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A bill to strip pesticide protections from Oregon's 'right to farm' law is introduced at the behest of the Senate Judiciary Committee

SALEM — Lawmakers with strong track records of supporting pesticide restrictions are chairing two Senate committees that are positioned to affect Oregon agricultural policies in 2017.

Senate Bill 499 — a proposal to strip pesticide protections from Oregon's "right to farm" law — was introduced at the behest of the Senate Judiciary Committee, whose chair is Floyd Prozanski (D-Eugene).

Oregon's "Right to Farm and Forest" law prohibits local ordinances restricting common farm practices as well as nuisance and trespass lawsuits against such farm practices.

People who lose such lawsuits are required to pay the opposing party's attorney fees, which has discouraged such cases against farm practices from being filed in Oregon.

Under SB 499, however, complaints alleging nuisance or trespass from pesticides are exempted from the "right to farm" law.

The bill's introduction at the request of the Senate Judiciary Committee bodes well for its chances for a vote before the full Senate, particularly since Prozanski has supported a harder line against pesticide usage.

In 2015, for example, Prozanski sponsored bills that would ban neonicotinoid insecticides and increase notification and reporting requirements for spraying pesticides.

All of those bills died in the Senate Committee on Environment and Natural Resources, which was then chaired by Sen. Chris Edwards (D-Eugene).

Edwards left the Legislature last year to take a job at the University of Oregon, so Sen. Michael Dembrow (D-Portland) will replace him as chairman of that committee.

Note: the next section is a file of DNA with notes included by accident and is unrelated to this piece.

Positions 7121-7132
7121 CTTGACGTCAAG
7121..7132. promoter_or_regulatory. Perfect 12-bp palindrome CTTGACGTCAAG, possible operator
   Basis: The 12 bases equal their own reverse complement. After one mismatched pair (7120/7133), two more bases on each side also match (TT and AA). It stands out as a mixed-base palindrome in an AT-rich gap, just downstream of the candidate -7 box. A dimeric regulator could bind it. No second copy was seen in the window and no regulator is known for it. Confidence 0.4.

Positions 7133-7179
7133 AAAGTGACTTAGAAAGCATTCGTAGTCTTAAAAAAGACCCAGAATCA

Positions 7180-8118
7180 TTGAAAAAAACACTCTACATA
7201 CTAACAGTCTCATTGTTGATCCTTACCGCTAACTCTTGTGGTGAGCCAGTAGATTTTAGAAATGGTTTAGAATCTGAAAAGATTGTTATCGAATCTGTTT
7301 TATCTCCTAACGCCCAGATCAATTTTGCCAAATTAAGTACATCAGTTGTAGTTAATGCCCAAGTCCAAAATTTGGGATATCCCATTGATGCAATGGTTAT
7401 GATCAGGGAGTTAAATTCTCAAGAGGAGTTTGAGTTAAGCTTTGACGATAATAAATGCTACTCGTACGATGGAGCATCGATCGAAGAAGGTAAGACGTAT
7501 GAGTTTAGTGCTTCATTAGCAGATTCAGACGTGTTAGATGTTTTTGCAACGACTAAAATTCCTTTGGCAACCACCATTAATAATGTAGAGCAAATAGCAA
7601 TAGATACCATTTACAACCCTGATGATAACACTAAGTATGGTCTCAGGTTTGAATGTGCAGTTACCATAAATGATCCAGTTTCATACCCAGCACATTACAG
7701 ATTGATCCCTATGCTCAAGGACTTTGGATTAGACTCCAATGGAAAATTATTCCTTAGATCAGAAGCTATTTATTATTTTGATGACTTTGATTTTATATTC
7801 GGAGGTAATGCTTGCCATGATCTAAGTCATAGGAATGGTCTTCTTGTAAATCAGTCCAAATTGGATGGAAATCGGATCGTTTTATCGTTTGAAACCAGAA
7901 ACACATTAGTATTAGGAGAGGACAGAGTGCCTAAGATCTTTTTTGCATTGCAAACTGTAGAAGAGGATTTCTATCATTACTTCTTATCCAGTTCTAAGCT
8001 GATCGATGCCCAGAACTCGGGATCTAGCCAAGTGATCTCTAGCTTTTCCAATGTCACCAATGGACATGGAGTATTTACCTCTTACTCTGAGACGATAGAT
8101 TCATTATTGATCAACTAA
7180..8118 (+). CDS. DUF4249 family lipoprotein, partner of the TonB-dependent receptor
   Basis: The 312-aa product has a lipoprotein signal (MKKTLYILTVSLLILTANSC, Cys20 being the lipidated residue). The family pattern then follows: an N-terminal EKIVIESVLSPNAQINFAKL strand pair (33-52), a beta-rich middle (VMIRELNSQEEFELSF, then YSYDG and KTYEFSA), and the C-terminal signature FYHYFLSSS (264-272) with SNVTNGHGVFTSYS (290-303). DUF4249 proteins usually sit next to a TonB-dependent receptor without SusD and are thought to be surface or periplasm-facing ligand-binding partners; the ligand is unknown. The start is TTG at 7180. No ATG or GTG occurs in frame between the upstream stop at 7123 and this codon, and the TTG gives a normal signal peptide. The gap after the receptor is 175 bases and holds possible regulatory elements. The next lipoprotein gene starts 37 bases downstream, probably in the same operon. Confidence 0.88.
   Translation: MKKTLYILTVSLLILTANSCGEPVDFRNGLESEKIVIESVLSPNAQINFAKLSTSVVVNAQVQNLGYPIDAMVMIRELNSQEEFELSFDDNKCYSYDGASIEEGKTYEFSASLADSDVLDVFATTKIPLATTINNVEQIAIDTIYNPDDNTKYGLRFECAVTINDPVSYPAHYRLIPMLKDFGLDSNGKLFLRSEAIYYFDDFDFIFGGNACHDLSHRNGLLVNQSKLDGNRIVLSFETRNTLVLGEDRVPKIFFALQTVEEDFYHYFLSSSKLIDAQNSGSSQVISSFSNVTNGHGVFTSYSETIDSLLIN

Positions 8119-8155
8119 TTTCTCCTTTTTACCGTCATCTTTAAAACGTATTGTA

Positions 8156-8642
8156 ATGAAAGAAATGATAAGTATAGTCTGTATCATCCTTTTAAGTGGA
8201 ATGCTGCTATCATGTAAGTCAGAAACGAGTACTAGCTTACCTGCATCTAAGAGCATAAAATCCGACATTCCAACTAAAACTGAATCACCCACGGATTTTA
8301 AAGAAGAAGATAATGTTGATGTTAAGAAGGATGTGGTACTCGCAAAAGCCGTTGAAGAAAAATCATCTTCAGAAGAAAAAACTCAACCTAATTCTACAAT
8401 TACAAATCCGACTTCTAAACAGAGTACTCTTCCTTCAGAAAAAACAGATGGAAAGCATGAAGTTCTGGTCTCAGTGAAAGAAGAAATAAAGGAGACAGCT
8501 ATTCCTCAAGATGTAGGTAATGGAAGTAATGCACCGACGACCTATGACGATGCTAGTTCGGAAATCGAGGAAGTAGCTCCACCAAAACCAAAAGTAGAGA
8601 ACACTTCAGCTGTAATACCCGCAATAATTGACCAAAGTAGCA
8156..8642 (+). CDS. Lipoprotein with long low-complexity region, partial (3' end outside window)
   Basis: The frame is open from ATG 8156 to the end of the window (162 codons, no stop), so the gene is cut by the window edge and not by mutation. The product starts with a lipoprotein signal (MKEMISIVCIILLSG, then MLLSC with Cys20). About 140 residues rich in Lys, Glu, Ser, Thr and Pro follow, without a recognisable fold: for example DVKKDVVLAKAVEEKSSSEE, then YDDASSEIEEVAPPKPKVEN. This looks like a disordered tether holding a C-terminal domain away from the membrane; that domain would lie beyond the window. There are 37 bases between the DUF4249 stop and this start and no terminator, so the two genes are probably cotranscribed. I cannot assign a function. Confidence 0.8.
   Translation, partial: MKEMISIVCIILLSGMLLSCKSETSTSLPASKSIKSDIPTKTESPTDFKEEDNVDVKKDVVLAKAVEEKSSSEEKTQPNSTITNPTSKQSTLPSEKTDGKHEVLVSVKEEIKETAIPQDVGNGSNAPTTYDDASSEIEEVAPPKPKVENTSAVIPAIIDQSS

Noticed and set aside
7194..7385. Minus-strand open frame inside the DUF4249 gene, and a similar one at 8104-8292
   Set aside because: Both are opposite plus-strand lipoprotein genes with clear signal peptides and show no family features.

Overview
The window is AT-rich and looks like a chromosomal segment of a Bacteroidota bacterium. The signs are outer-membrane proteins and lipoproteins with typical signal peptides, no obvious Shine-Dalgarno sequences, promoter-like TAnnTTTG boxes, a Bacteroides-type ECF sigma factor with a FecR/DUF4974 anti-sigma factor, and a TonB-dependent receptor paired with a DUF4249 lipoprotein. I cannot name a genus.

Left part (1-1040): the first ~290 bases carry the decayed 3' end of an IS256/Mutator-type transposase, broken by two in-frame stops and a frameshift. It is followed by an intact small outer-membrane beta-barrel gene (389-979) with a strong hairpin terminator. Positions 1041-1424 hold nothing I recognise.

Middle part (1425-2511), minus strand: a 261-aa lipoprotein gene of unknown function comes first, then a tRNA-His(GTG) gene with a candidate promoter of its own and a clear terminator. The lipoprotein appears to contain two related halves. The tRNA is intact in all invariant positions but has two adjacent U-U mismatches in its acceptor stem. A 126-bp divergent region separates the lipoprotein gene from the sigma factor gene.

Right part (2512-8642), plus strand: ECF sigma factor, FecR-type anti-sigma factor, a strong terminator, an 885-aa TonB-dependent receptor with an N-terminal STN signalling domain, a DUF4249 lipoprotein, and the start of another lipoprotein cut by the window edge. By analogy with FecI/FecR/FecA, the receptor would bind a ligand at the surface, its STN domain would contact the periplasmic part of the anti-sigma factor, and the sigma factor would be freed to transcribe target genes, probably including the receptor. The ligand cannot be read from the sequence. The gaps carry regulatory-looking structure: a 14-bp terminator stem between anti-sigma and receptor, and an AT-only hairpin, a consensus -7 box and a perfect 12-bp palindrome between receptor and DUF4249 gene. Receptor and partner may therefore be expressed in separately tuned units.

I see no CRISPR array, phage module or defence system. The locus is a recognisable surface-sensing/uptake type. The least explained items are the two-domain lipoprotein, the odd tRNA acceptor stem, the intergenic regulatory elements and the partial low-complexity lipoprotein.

Dembrow was a chief sponsor of legislation in 2015 — Senate Bill 613 — that would have increased notification requirements for aerial pesticide spraying of forestland, which died in committee.

The Oregon League of Conservation Voters gives Dembrow a 94 percent lifetime score based on his support of environmental legislation.

Scott Dahlman, policy director of the Oregonians for Food and Shelter agribusiness group, said his organization hasn't always seen eye to eye with Dembrow.

Even so, Dembrow is known for having an open door policy and will hopefully keep an open mind on issues affecting agriculture, Dahlman said.

Beyond Toxics, an environmental nonprofit, believes Dembrow is the right choice to chair the Senate Committee on the Environment and Natural Resources, though it's too early to say how he might influence legislation, said Lisa Arkin, the group's executive director.

Arkin said Oregon's approach to pesticides in farming and forestry is "outdated and unscientific" and the state's pesticide laws are overdue for reform.

In the Oregon House, the elimination of the Committee on Rural Communities, Land Use and Water has created some uncertainty for legislation that affects agriculture, Dahlman said.

Bills that would have previously been steered to this committee will now likely wind up before the House Agriculture and Natural Resources Committee and the House Energy and Environment Committee, he said.

The House Agriculture Committee is chaired by Rep. Brian Clem (D-Salem), who is a part-owner of a farm and is familiar with agricultural issues, Dahlman said.

Rep. Ken Helm (Beaverton) isn't as familiar with natural resource issues but there's no reason to think he won't be receptive to industry concerns, he said.

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